Pulmonary Embolism Imaging Techniques Compared
First randomized controlled trial to directly compare computed tomography and ventilation-perfusion scan for ruling out pulmonary embolism
TUESDAY, Dec. 18 (HealthDay News) -- Computed tomography pulmonary angiography (CTPA) is not inferior to ventilation-perfusion (V/Q) scanning in ruling out pulmonary embolism, according to an article in the Dec. 19 issue of the Journal of the American Medical Association.
David R. Anderson, M.D., of Dalhousie University in Halifax, Nova Scotia, and colleagues randomized 1,417 patients with suspected pulmonary embolism based on Wells criteria and D-dimer assay results to undergo either CTPA or V/Q scanning. The primary outcome measured was the rate of subsequent pulmonary embolism or proximal deep vein thrombosis diagnoses in patients in whom pulmonary embolism had been initially excluded.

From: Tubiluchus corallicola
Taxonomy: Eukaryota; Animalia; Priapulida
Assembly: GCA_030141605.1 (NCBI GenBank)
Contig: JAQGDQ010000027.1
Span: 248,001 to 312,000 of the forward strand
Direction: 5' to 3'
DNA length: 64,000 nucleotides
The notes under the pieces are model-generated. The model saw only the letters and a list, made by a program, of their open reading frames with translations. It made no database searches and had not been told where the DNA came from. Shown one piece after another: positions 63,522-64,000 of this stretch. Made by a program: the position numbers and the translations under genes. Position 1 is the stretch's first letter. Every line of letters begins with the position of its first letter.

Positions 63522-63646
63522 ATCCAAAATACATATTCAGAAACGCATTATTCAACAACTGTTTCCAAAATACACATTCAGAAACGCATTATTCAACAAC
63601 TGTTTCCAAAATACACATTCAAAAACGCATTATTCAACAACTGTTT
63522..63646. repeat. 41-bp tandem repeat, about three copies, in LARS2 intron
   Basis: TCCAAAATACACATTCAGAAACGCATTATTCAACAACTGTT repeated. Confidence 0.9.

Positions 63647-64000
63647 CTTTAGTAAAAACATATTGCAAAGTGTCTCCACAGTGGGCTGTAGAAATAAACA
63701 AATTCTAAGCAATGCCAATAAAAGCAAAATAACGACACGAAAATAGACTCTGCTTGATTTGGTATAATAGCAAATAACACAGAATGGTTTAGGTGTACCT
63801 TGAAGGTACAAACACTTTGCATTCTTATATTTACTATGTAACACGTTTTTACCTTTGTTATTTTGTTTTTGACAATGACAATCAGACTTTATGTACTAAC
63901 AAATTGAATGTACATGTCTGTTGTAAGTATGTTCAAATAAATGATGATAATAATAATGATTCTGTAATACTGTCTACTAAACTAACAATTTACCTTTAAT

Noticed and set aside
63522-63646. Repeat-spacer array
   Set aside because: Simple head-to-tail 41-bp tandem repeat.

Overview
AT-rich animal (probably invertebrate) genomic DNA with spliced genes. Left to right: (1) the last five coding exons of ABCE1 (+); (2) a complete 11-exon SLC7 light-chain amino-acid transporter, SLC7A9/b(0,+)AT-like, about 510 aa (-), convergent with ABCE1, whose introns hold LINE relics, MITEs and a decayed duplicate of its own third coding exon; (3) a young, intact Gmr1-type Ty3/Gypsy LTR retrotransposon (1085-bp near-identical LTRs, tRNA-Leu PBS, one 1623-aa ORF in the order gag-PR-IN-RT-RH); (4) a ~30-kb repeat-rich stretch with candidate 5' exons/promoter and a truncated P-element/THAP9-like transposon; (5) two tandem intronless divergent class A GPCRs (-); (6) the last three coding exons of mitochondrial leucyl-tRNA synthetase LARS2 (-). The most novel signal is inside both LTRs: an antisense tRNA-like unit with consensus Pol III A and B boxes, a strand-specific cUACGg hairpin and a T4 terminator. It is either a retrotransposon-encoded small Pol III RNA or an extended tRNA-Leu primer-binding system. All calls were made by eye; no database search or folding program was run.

At the initial presentation, pulmonary embolism was diagnosed in 133 patients in the CTPA group and 101 in the V/Q scan group. Of patients in whom pulmonary embolism was initially excluded, two of 561 patients (0.4 percent) in the CTPA group and six of 611 patients (1 percent) in the V/Q group developed subsequent thromboembolism, a non-significant difference.
Despite the fact that rates of thromboembolic events between groups were similar, "more patients were diagnosed and treated for pulmonary embolism with CTPA than V/Q scanning," write the authors. "Further research is required to confirm whether some pulmonary emboli detected by CTPA may be clinically unimportant, the equivalent of deep vein thrombosis isolated to the calf veins, and not require anticoagulant therapy."